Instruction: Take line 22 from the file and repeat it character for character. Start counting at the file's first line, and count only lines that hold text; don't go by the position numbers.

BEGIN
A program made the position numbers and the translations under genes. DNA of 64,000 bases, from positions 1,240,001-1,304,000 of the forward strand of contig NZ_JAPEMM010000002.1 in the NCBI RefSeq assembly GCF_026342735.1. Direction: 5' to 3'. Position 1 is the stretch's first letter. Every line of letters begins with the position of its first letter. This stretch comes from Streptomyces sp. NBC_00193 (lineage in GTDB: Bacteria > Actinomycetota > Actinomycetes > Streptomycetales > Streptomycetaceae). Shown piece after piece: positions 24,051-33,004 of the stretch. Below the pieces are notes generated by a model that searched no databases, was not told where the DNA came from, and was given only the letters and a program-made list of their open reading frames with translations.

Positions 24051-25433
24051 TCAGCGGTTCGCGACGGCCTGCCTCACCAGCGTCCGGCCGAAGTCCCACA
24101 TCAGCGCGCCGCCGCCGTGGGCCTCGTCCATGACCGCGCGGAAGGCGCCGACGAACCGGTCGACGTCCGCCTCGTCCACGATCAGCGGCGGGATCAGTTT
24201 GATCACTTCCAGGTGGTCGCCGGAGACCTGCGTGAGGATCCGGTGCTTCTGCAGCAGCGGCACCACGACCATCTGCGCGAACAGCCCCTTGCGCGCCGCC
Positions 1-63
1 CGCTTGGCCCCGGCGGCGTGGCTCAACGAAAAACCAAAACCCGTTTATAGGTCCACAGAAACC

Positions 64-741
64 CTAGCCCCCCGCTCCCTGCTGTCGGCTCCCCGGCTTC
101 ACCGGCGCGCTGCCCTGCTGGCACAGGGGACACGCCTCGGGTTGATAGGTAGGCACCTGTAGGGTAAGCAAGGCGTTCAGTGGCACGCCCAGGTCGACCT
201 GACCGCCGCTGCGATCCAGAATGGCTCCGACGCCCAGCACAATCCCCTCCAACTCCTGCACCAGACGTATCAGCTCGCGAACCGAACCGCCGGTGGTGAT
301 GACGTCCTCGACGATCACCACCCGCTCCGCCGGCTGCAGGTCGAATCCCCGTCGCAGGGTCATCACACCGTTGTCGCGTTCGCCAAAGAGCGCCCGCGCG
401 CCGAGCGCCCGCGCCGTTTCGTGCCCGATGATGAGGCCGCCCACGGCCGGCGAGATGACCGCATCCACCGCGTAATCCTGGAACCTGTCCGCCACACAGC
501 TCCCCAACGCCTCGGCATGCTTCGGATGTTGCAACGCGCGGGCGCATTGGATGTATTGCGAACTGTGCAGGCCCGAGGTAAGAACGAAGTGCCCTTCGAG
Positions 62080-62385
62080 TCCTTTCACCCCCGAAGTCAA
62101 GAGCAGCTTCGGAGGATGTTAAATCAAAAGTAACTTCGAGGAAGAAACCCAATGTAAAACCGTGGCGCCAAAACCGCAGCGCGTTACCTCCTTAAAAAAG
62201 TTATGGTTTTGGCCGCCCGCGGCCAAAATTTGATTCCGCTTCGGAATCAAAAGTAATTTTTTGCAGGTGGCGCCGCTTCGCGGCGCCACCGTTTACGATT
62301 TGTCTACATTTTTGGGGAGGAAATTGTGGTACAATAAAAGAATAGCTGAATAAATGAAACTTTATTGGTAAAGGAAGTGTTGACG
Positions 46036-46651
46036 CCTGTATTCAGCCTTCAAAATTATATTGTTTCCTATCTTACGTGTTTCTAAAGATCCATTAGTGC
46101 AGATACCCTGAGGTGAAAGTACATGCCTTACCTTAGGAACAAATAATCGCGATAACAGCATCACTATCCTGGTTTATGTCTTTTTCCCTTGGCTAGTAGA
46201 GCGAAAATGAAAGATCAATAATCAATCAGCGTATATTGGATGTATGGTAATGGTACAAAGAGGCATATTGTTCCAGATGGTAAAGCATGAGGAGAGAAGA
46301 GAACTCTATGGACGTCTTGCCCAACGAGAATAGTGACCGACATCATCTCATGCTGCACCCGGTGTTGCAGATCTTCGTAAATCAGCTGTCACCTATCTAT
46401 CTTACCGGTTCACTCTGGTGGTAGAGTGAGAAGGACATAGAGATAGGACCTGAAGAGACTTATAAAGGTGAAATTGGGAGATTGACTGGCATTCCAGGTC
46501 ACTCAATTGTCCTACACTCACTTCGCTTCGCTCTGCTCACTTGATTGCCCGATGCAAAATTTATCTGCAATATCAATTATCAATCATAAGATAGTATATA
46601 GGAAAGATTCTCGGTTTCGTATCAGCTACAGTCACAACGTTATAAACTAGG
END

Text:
46101 AGATACCCTGAGGTGAAAGTACATGCCTTACCTTAGGAACAAATAATCGCGATAACAGCATCACTATCCTGGTTTATGTCTTTTTCCCTTGGCTAGTAGA